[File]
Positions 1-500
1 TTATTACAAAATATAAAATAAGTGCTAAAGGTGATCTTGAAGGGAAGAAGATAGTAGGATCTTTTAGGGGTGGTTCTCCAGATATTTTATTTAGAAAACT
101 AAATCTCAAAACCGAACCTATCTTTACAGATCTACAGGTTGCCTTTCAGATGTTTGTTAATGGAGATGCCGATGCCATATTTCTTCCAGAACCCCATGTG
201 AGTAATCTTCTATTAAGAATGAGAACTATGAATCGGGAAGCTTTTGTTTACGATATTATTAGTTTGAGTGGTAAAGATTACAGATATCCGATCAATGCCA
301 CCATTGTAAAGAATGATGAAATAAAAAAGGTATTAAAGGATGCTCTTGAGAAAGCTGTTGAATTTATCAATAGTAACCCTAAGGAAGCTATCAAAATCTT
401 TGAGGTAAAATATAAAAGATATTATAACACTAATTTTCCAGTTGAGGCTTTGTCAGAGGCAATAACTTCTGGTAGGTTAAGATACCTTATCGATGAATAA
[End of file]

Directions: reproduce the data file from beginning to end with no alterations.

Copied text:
Positions 1-500
1 TTATTACAAAATATAAAATAAGTGCTAAAGGTGATCTTGAAGGGAAGAAGATAGTAGGATCTTTTAGGGGTGGTTCTCCAGATATTTTATTTAGAAAACT
101 AAATCTCAAAACCGAACCTATCTTTACAGATCTACAGGTTGCCTTTCAGATGTTTGTTAATGGAGATGCCGATGCCATATTTCTTCCAGAACCCCATGTG
201 AGTAATCTTCTATTAAGAATGAGAACTATGAATCGGGAAGCTTTTGTTTACGATATTATTAGTTTGAGTGGTAAAGATTACAGATATCCGATCAATGCCA
301 CCATTGTAAAGAATGATGAAATAAAAAAGGTATTAAAGGATGCTCTTGAGAAAGCTGTTGAATTTATCAATAGTAACCCTAAGGAAGCTATCAAAATCTT
401 TGAGGTAAAATATAAAAGATATTATAACACTAATTTTCCAGTTGAGGCTTTGTCAGAGGCAATAACTTCTGGTAGGTTAAGATACCTTATCGATGAATAA